Discernment in Finding a Church

Discernment is hard work. Given the other stresses of transitions, we easily replace discernment with the more efficient church-shopping. If Amazon sold churches, we could just read customer reviews and select the one everybody likes best!

This is the tricky part—how to make wise decisions but not fall back into a consumerist mindset? How can we cultivate an openness to God’s leading?

What follows are some suggestions to help in making this decision.

1. View this season of discerning a church as an opportunity.

“I hate church shopping!” is a common complaint during seasons of transition. But what if we relished this season for the unique opportunity it affords us? You are free to experience the variety of ways Christians worship in your area. God will surprise you and convict you as you find faithful Christ followers in all sorts of churches, who all approach God in different ways. Once we commit to a particular family of Christians, we don’t often get to step back and experience the bigger picture of Christianity in our areas.

2. Go worship God with other Christians—don’t think of it as visiting or checking-out churches.

Our attitudes and expectations make all the difference. If you went on a first date clutching your spousal wish-list, not only would you get weird looks from your date, but you’d miss out on connecting with a person. Go for the purpose of worshiping God with others. Even if you won’t eventually commit to that particular church you can still worship God, be present to your fellow worshipers, and actively trust that God will lead you to a church family.

3. Be open to the new or unfamiliar.

Go with the attitude of a learner. Seek to understand how their particular forms of worship really allow them to worship. Expect to be surprised by beauty and significance in the unfamiliar.

4. Know yourself.

What strengths has God given you? How can you serve the Church? We can fight consumerist attitudes by embracing the opportunity and privilege to contribute to the life and service of that body. Relationships involve both people initiating and receiving, so part of discernment is understanding not just what you need from a church but what you can give as well.

5. Identify your speed bumps.

We should submit our non-essential (yet important) preferences about church to God. What, if anything, distracts you from worshiping God, whether theological, musical style, size, preaching, etc.? Talk to God and search scripture about what you’ve identified. As you listen to God speak through others, the Bible, or internally, ask yourself if you sense any of those preferences shifting. The fruit of this work will help you understand what preferences you should prioritize as you think about your compatibility with a particular church. Often times we see that in our friendships quirks that once annoyed us are endearing once we love a person. Other times however, differences actually hinder intimacy in which case, it is wise to not commit to that person any further.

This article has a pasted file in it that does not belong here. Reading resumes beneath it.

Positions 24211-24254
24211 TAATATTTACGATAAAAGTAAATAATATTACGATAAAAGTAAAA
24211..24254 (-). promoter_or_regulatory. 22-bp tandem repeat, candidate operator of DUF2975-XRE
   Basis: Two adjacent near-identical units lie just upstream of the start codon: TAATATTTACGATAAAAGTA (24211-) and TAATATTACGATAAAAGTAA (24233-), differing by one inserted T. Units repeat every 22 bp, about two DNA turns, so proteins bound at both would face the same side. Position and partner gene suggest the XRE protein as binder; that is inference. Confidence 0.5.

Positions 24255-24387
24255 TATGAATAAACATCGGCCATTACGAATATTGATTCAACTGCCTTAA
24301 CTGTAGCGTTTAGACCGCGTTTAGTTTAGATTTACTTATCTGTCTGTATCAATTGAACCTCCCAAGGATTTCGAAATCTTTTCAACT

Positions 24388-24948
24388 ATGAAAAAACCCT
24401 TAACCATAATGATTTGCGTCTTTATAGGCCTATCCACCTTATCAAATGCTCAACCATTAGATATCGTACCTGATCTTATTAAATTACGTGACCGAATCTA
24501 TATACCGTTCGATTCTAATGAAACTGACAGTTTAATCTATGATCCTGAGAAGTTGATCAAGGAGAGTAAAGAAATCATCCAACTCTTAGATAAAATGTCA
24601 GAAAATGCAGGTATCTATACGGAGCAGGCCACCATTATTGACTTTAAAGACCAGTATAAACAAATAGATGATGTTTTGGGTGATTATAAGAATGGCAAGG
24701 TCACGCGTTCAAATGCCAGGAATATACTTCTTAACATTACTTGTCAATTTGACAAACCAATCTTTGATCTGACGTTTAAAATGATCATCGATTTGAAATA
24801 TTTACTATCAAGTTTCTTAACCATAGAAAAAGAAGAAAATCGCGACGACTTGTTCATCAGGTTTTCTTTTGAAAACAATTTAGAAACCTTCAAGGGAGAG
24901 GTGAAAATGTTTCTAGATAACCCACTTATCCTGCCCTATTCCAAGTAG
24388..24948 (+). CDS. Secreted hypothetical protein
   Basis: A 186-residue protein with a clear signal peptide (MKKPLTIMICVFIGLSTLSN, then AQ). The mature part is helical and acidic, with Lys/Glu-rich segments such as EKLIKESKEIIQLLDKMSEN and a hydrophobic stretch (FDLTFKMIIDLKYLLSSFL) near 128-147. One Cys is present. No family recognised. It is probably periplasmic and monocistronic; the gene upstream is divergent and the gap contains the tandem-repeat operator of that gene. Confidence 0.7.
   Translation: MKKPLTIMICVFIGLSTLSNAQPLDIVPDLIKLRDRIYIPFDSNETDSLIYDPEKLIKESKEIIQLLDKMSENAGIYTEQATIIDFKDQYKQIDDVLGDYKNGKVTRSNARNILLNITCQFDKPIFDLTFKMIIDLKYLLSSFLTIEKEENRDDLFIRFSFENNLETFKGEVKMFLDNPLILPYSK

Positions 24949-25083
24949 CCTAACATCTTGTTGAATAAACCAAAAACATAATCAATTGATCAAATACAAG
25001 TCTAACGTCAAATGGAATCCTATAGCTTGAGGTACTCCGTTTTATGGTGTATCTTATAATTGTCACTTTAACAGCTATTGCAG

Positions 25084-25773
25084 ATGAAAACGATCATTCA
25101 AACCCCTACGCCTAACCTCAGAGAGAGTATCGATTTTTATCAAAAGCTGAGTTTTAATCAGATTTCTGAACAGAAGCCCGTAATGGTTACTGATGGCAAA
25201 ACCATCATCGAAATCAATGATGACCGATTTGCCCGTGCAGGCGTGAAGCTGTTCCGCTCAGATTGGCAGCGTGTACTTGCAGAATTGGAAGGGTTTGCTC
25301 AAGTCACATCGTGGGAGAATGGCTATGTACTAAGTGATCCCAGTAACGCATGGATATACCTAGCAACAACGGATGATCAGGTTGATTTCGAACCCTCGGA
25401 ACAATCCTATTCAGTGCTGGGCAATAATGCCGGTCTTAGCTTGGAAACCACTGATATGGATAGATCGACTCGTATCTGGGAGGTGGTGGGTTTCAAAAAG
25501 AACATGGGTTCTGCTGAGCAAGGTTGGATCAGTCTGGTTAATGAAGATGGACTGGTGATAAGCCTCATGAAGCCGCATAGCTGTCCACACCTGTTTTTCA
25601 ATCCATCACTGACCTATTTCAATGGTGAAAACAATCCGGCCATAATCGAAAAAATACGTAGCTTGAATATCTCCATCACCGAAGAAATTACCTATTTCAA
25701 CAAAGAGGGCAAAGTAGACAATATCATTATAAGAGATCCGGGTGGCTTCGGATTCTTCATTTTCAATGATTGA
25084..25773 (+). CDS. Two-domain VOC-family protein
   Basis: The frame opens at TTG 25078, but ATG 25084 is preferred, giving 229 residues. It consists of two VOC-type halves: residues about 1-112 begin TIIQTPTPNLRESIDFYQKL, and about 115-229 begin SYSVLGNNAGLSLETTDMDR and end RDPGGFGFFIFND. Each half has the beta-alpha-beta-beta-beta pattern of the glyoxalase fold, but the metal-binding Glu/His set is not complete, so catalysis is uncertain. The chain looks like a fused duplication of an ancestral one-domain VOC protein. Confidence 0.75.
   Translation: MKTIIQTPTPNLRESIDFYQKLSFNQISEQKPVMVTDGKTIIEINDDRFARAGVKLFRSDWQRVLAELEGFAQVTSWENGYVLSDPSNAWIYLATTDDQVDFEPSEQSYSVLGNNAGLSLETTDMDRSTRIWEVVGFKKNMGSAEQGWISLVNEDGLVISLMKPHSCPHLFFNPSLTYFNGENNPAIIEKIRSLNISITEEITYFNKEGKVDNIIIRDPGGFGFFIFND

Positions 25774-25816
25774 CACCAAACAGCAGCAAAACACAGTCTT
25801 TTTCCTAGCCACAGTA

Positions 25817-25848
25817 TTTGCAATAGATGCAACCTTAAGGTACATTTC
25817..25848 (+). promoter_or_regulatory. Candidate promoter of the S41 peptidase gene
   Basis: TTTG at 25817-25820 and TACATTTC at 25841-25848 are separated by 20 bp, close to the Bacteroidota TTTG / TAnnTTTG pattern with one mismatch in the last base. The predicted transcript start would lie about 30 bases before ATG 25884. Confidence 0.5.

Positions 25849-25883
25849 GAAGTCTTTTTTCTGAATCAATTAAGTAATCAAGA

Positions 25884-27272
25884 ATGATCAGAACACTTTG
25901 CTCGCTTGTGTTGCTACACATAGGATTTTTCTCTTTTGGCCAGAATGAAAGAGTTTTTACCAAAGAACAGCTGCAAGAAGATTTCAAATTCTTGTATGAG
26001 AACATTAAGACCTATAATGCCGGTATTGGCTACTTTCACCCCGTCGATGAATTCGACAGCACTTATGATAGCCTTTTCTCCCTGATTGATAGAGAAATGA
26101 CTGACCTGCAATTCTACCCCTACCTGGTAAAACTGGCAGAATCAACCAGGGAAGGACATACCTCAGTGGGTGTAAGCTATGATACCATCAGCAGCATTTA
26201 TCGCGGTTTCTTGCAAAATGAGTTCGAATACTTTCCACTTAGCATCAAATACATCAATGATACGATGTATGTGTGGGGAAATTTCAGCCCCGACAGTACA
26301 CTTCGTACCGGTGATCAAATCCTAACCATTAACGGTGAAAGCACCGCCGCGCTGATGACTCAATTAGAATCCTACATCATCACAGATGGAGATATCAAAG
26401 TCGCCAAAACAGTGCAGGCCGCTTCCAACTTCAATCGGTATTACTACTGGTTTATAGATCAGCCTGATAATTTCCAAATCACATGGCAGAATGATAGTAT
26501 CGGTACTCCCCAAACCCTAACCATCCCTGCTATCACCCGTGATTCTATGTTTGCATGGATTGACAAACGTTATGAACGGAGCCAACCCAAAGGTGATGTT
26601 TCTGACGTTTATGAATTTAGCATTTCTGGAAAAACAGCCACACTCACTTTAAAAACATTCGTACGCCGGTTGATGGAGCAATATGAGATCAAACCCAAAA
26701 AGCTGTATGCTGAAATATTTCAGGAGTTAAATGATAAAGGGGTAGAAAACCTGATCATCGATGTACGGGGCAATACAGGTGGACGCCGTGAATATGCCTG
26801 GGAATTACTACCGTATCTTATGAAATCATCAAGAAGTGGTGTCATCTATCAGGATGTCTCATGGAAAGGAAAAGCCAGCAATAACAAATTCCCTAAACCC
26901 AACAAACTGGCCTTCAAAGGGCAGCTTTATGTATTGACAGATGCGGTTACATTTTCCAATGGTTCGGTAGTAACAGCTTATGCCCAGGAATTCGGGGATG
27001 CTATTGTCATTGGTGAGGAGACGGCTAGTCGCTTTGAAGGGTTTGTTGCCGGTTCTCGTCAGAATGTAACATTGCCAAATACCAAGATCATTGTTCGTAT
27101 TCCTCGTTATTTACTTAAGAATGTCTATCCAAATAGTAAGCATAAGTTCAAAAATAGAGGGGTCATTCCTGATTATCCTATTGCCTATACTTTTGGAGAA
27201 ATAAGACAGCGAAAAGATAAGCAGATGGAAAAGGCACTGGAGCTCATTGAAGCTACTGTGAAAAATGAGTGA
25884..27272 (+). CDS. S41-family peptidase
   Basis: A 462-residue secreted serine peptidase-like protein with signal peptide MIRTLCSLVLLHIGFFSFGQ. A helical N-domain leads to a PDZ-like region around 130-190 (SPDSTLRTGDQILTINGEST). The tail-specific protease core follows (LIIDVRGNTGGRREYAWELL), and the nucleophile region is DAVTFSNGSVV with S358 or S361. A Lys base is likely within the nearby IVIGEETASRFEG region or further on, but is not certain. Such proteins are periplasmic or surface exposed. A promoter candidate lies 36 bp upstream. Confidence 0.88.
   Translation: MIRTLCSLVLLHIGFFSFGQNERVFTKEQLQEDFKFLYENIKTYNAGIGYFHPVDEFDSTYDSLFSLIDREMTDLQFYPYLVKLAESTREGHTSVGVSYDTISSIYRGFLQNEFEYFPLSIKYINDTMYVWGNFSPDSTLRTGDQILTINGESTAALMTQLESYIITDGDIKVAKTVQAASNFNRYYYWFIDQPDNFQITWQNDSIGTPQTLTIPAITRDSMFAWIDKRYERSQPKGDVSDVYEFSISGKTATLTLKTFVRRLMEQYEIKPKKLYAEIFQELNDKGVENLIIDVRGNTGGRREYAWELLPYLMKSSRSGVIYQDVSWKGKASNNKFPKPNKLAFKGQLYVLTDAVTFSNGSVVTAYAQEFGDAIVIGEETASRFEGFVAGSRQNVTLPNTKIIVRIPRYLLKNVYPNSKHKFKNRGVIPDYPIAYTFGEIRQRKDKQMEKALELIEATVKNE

6. Avoid debriefing.

The temptation is certainly there to walk out of a church service (really, whether we’re in the discernment process or not!) and immediately begin debriefing what we liked or didn’t like. When we talk about the service we should cultivate thankfulness instead of criticism. It might help our memories to record some of our observations, but it is more helpful to develop the habit of asking God to continue to bring that church to mind if He’d like us to worship there again.

7. Pursue spiritual growth during this discernment process.

It is easy for us to become apathetic about growing in our relationship with Jesus while we lack the stability of a primary spiritual community. But our sensitivity (developed through familiarity!) to God is the most important piece of the discernment process. So we should do whatever it takes to stay vibrantly connected to God during this time: devote time to being with God in prayer and scripture, meet or call mentors and friends, or take risks and ask for prayer, meet with church leaders, or attend mid-week events when you worship with different churches.

[Read “A Practical Guide for Finding a Church]

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